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I'm trying to use the tkinter Text widget to implement some basic text formatting features. Bold, Underline, Italic, and a few font sizes.

I've got each of these things working by itself from this example Advanced Tkinter text box? but I'm finding that any formatting which uses the font keyword is mutually exclusive from any other that uses the font keyword.

For example: To implement "bold", I pre-create a tag which copies the default font of the text box, changes it to be bold, and then uses that as the font= argument of tag_configure. I do italic the same way, and also different font sizes. I don't see an easy way to have a "bold" button which when clicked will make the selected text bold, but keep all other features of its font (if it was previously made size 18 for example).

Is there any better way than pre-creating all possible combinations of font tags, and having a bunch of logic that decides which one(s) to apply to a selected section of text when a formatting button is clicked?

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No, there is no way to combine the results of multiple font tags. If you want bold-italic, you'll have to create a bold-italic font in addition to a bold font and an italic font.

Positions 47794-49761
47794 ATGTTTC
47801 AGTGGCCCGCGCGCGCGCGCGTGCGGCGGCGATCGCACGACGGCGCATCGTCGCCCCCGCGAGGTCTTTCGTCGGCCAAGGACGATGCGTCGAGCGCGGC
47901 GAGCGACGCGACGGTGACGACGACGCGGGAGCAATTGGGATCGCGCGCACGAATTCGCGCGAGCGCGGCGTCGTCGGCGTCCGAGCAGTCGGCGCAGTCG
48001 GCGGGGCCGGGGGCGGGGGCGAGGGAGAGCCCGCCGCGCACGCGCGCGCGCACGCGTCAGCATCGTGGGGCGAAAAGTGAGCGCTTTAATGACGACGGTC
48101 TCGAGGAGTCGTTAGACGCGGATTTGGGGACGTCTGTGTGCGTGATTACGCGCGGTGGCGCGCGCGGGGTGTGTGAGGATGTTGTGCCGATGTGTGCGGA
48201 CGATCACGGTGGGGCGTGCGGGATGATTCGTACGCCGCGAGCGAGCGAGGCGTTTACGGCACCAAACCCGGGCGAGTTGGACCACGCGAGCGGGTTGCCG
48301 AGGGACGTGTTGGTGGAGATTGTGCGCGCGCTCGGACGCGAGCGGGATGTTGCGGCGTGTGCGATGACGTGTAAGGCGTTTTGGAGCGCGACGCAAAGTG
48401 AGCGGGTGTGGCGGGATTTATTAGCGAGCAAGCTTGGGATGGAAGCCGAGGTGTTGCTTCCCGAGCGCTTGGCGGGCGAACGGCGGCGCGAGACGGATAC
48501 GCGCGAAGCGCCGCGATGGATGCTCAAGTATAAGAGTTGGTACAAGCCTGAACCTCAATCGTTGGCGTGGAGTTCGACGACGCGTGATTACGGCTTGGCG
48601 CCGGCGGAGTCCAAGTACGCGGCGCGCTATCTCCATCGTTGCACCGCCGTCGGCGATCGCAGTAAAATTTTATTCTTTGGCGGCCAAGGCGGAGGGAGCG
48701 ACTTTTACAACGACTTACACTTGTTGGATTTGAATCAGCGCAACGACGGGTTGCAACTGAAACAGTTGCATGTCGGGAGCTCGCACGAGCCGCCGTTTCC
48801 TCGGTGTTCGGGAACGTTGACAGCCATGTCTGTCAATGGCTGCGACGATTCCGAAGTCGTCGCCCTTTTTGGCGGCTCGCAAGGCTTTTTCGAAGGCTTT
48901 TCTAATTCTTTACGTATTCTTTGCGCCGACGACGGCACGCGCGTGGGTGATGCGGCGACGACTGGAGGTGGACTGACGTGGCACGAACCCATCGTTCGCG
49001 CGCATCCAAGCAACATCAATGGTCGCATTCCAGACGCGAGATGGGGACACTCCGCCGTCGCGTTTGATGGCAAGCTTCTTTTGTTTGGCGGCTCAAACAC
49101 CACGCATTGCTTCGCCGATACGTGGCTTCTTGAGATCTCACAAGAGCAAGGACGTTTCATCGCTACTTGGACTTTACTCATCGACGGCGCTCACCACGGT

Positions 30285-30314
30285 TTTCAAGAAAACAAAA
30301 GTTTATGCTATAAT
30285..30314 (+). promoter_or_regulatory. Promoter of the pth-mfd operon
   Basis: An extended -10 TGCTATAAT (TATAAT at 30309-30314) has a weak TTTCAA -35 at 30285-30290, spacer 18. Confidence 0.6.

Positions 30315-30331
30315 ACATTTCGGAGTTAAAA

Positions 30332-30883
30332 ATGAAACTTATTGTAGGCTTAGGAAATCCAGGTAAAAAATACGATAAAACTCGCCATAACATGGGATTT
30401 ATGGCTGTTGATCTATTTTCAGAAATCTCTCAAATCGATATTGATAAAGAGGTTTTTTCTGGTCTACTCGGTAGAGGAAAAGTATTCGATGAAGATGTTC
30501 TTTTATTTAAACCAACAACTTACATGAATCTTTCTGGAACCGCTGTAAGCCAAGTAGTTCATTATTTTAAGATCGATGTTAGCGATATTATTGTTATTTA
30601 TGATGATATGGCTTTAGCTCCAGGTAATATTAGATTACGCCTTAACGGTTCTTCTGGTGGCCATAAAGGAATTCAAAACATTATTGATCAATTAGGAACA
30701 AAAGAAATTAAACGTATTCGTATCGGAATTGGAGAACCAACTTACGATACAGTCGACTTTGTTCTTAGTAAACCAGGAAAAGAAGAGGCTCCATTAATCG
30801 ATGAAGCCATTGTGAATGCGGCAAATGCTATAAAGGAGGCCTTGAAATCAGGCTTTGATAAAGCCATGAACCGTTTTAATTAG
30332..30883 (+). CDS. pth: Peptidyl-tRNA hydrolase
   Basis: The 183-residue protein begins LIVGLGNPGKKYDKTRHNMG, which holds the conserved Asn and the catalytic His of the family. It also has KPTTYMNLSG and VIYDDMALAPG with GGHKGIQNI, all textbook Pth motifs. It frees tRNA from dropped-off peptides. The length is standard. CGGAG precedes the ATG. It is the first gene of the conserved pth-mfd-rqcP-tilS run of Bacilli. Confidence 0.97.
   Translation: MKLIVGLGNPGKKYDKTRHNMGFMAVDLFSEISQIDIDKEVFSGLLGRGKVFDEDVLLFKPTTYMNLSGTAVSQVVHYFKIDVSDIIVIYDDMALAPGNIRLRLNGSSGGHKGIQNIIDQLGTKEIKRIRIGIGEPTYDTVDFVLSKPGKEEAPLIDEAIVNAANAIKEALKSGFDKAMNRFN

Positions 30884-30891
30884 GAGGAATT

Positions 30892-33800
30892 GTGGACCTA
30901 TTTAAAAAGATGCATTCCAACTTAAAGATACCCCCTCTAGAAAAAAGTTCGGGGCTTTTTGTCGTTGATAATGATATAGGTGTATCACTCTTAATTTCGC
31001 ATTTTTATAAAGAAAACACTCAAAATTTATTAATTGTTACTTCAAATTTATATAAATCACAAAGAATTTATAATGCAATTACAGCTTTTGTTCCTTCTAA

As for a better way than pre-creating all possible combinations, I suggest creating them on demand, the first time you need them. There's no reason to create a bunch of fonts that you may never need. This isn't a particularly hard problem to solve, it's just a bit tedious.

I would start with a function that can compute a canonical name for a font based on desired characteristics (eg: "bold-italic-18"). Next, write a function that creates a tag for that particular combination if one doesn't already exist, and then returns that tag name. Then it's just a matter of determining what attributes each character in a range should have, getting the tag, and applying the tag. Again, tedious, but not particularly hard.

While the tkinter text widget is pretty remarkable in what it can do and how easy it is to use, this is one area where it falls a little short.

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Thanks @BryanOakley, I was really hoping you'd chime in! I'd considered generating tags on demand, but the name computing function was the piece I was missing to make that work nicely. Good stuff. –  Matt Jan 2 '14 at 21:44

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